Ingrid Kreissig

Ingrid Kreissig is a world-renowned retina specialist, currently Professor of Ophthalmology at the University of Mannheim-Heidelberg, Germany, Adjunct Professor of Clinical Ophthalmology at the Weill Cornell Medical College of New York, USA…

In this video, Prof. Ingrid Kreissig tells us the fascinating and many-year lasting story of a technique that subsequently revolutionized retinal detachment surgery. A story that shows how perseverance, a fascinating enthusiasm and rigorous scientific approach coupled with creative thinking, eventually lead to the success.

Minimal segmental buckling without drainage minimizes surgical trauma, causes no decompression of the eye, limits surgery to the area of the retinal break, harbors low morbidity and leads to fast recovery of vision. It is a low-budget technique does not require expensive surgical instruments or tamponades and is performed under local anesthesia.

Based on the principle of Ernst Custodis, introduced in 1963, this minimal extraocular technique, however, suddenly demonstrated serious postoperative complications. Therefore, it was first modified by Harvey Lincoff with the introduction of the sponge in 1965, and in the following years together with Ingrid Kreissig further modified and refined for its subsequent acceptance.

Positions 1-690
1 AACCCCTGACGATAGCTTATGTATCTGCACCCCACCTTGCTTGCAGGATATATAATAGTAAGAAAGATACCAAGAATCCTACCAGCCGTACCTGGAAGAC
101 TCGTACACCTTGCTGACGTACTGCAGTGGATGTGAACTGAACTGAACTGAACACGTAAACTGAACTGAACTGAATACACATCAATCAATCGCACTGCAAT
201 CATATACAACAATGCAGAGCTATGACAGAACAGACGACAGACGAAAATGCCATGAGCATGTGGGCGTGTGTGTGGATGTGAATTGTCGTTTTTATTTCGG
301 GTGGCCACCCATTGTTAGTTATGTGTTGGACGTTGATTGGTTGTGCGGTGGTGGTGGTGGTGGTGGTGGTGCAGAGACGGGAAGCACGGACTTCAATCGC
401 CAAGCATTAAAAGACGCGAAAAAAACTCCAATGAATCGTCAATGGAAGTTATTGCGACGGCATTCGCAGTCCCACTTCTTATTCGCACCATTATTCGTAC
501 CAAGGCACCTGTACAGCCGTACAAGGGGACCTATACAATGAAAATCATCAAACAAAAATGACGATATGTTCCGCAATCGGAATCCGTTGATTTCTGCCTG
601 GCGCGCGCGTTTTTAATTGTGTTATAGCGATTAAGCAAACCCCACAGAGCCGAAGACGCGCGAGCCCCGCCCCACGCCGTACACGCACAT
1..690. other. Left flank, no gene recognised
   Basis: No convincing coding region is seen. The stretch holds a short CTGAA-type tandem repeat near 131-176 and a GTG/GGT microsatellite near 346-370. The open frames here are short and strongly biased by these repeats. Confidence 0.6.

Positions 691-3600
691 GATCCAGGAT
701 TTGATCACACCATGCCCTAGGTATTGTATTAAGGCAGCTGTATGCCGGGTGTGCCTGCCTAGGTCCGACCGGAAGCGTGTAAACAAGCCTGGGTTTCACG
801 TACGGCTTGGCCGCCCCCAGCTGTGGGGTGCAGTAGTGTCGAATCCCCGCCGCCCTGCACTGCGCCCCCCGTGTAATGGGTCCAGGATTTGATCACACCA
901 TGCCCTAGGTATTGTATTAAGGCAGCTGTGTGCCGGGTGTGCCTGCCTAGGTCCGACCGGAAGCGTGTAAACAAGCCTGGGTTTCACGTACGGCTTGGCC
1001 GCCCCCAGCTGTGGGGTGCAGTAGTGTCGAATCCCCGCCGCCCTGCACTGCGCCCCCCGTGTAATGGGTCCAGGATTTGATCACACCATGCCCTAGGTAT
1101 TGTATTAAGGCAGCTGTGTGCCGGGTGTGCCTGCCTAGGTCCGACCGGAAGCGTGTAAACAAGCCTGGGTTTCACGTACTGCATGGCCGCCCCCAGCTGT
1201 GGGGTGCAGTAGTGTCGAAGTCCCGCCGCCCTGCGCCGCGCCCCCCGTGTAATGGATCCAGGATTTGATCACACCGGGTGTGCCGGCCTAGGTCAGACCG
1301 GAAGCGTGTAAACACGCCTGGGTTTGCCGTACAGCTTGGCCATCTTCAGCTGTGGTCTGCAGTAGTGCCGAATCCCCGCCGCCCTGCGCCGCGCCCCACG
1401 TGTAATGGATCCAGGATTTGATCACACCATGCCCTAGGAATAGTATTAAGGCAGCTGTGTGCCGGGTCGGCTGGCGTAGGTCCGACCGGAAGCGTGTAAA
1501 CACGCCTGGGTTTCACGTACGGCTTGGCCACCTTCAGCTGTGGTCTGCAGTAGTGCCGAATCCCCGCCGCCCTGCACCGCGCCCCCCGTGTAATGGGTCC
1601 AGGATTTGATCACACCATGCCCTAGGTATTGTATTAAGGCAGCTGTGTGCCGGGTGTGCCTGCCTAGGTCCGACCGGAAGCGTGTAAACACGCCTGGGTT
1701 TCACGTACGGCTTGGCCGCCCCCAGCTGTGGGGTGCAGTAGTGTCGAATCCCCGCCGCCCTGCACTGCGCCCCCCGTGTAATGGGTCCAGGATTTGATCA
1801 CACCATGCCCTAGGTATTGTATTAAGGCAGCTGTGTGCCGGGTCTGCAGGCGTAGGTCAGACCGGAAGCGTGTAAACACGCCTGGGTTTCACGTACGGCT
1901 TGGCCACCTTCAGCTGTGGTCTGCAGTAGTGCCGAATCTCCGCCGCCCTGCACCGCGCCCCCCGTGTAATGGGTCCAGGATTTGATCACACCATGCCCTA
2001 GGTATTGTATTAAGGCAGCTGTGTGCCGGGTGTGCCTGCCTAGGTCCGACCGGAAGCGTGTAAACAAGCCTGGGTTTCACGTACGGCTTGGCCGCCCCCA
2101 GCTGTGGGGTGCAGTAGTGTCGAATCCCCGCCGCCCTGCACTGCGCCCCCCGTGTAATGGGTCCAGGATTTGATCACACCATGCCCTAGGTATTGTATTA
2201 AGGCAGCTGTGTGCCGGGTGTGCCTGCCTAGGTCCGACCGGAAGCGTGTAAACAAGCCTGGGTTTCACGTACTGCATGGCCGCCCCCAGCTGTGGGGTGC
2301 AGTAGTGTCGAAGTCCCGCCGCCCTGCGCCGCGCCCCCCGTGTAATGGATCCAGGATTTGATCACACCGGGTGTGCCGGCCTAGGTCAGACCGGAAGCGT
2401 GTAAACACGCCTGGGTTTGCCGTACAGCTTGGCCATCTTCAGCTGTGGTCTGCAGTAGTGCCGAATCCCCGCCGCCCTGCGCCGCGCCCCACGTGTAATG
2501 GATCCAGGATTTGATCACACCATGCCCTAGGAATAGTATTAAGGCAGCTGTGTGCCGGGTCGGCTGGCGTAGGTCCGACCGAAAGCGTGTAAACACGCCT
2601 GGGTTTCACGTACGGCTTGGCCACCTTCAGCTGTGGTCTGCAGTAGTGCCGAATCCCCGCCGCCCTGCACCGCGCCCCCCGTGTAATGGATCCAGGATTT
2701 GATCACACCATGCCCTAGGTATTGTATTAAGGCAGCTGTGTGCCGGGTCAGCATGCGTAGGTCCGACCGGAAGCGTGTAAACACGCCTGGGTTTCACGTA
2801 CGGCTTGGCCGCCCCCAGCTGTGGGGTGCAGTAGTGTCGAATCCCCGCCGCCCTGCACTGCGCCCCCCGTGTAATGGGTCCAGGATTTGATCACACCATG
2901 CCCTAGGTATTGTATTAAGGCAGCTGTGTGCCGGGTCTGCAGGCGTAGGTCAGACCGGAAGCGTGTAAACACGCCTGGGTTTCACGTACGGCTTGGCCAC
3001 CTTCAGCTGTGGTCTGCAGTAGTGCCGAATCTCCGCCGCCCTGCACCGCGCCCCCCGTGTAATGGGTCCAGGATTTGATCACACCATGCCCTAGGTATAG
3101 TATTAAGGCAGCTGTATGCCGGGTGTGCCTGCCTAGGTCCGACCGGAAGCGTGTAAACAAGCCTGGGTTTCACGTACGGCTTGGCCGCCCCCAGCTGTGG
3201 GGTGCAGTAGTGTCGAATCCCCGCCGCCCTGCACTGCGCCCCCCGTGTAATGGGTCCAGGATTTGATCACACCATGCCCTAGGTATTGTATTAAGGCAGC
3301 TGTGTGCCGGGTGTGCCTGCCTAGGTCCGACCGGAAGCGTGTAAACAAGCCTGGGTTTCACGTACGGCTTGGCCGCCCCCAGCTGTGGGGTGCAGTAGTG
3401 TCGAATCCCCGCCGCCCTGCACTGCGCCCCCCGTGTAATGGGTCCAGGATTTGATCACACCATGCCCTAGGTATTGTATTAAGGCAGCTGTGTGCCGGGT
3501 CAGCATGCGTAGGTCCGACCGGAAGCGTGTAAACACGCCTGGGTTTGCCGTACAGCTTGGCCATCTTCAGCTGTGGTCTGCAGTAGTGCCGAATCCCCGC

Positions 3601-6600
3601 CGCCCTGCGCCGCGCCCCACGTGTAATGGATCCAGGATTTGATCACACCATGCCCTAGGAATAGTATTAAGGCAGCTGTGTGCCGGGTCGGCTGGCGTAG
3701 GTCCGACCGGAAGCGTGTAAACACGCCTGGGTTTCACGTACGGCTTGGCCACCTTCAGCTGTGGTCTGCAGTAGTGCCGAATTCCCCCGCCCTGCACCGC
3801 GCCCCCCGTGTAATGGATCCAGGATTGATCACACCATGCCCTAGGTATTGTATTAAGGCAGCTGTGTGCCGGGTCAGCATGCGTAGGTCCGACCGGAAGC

Though nowadays vitrectomy is a widely performed procedure for repair of retinal detachment, minimal segmental buckling without drainage or minimal extraocular surgery still remains the technique with the lowest rate of reoperation and morbidity. However, it requires a meticulous and time-consuming preoperative examination of the retina to limit the treatment to the area of the break and achieving postoperative reattachment. 1


Fig. 1 – With minimal segmental buckling, a segmental elastic sponge is applied over the area of the retinal break(s). Thanks to the elasticity of the sponge buckle, no drainage of subretinal fluid is required. Coagulation therapy, either cryopexy or laser, is also limited to the area of the break(s). A variation of the technique entails the application on the break/s by a temporary balloon buckle which is not sutured onto the sclera and is withdrawn after a week 2. Image reproduced with the kind permission of Prof. Ingrid Kreissig. 


1 Kreissig I. A practical guide to minimal surgery for retinal detachment. Vol 1: Diagnostics, segmental buckling without drainage, case presentations. Stuttgart-New York, Thieme, 2000: pg 1-288.

2 Kreissig I. A practical guide to minimal surgery for retinal detachment. Vol. 2: Temporary tamponades with balloon and gases without drainage, buckling versus gases versus vitrectomy, reoperation, case presentations. Stuttgart-New York, Thieme, 2000: pg 1-356.